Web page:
Thread: Comparing words in a file...

  1. #1
    Registered User
    Join Date
    Apr 2004

    Comparing words in a file...

    Hey guys. I'm in the stages of learning C. I'm making a program for practice. What I want the program to do is open a file, then compare all the words inside of it, then display what words that were used more than once. Well, I'm stumped. I've opened the file, and I read all the contents of it, and it can display each word. But, I'm not sure how to go about comparing each word. I think what I have to do is get them inside strings and use strcmp(), but I'm having some trouble. This is my code:

    int main()
    	char ifilename[] = "c:/test.txt";
        char test;
    	FILE *fp;
    	/* Opens the file, and displays an error if it can't */
        if((fp = fopen(ifilename,"r")) == NULL) {
    		printf("Couldn't open for reading.\n");
    	/* Reads all the contents inside the file */
        while((fscanf(fp,"%s", test)) != EOF) {
    	printf("%s\n", test);
    	return 0;
    I tried to place each word on an individual line, and then compare each line, but I couldn't get that to work. How would I place each word inside a string?

  2. #2
    The Defective GRAPE Lurker's Avatar
    Join Date
    Feb 2003
    Research strcmp() and try thinking it out. Solve the problem first before translating it to code. If you have good problem solving skills, you will be a much better programmer in not only C, but any language you want.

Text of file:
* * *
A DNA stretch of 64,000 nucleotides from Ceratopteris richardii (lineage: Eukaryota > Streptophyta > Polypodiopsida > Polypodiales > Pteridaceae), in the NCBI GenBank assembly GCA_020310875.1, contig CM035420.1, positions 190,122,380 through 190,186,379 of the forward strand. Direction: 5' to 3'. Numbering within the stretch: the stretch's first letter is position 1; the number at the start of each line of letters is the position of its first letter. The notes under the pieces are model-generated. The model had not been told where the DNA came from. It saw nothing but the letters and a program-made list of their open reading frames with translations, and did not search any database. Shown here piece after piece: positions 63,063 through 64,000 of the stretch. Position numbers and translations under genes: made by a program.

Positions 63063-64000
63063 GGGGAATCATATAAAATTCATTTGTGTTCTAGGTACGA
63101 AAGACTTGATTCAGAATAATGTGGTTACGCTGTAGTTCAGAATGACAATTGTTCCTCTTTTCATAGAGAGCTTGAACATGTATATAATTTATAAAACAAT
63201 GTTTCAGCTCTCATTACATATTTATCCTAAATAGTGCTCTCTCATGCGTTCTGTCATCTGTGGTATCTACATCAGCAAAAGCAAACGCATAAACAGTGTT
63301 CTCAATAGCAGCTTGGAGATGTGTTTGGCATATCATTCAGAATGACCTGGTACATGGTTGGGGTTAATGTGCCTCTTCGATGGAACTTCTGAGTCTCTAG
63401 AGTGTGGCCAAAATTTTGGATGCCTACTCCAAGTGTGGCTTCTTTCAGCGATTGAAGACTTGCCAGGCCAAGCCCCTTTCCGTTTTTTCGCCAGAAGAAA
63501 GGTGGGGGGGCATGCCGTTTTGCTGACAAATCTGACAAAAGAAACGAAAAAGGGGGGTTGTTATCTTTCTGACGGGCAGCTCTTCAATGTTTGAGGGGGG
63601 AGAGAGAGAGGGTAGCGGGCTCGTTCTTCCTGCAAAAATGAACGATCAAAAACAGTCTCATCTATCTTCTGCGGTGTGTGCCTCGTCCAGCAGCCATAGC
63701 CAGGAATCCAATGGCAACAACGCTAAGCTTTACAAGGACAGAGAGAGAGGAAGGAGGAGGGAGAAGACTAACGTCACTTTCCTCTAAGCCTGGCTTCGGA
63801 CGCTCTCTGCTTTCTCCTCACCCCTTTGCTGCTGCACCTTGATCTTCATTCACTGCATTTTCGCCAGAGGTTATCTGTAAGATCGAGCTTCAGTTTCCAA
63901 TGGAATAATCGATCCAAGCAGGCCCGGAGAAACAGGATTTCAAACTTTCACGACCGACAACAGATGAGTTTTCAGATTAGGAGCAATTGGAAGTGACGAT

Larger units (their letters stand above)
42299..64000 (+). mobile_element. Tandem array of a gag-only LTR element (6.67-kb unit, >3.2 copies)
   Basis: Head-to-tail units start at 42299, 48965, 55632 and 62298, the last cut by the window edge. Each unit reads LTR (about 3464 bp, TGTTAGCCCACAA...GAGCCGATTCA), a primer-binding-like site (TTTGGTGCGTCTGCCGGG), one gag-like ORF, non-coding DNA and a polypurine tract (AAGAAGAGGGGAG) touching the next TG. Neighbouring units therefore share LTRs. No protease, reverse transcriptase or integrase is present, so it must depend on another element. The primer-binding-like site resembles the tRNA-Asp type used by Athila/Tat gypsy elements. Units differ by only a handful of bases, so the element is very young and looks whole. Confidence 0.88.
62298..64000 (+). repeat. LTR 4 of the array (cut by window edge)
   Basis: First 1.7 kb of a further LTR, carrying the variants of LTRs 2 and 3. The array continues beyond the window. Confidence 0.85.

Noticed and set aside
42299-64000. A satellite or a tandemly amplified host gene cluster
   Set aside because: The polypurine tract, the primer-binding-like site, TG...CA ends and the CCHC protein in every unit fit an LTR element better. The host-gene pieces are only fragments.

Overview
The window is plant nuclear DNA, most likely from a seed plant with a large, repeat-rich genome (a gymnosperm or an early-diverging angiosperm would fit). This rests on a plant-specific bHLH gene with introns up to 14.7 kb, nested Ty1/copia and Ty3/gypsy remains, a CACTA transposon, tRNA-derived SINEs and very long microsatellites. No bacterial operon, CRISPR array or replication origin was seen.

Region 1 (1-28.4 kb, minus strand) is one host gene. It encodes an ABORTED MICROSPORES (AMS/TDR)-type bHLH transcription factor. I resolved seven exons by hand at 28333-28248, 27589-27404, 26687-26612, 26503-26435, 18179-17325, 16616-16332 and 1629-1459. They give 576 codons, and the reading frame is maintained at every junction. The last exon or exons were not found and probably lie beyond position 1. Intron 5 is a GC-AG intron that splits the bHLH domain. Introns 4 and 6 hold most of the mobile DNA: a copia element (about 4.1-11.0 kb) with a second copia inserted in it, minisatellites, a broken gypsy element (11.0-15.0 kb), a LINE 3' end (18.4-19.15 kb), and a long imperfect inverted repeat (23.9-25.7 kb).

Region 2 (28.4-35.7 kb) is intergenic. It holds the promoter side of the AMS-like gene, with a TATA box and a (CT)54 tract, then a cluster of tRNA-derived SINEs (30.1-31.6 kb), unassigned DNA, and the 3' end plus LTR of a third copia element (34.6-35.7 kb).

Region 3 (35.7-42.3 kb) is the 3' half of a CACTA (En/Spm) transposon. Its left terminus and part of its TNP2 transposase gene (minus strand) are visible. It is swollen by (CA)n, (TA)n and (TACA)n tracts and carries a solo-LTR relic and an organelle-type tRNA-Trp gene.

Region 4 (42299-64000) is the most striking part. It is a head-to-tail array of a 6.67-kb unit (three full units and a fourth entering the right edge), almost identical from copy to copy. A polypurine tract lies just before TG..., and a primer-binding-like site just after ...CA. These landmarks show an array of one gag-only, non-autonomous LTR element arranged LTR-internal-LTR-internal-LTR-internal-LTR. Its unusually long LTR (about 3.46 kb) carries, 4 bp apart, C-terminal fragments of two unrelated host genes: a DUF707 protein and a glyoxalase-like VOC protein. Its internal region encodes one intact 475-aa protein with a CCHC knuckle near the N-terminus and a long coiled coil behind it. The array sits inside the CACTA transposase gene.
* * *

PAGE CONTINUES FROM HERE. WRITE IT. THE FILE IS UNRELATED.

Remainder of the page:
Do not make direct eye contact with me.

  3. #3
    ATH0 quzah's Avatar
    Join Date
    Oct 2001
    Well for starters, test is not a string. It's a single character. Don't you pay attention to what your compiler tells you? It should be screaming warnings at you telling you you're using the fscanf call wrong. Anyway...

    If you plan on pulling words out and then keeping track of every single word so you can count how many times it's used, consider something like a linked list. Smash the case of every word, because otherwise it's going to be a pain in the ass, and then do something like:
        read a word into a buffer
        smash the case of the buffer
        check the list to see if the word is in the buffer
            if so
                increment that bucket's word counter
            if not
                add this word to the list, set it's counter to one
    end loop when you're done with the file
    Something like that would be a fairly painless way to do it.

    Hope is the first step on the road to disappointment.

  4. #4
    Registered User
    Join Date
    Apr 2004
    Quzah, I originally had it as "char test[30];" instead, but before I pasted the code there I was trying to get it to work a different way and forgot to change that back.

    Thanks for the quick responses, guys. I'll look into what you both said.

  5. #5
    Been here, done that.
    Join Date
    May 2003
    Quote Originally Posted by quzah
    ...pain in the...
    Are you having a bad day Quzah?
    Definition: Politics -- Latin, from
    poly meaning many and
    tics meaning blood sucking parasites
    -- Tom Smothers

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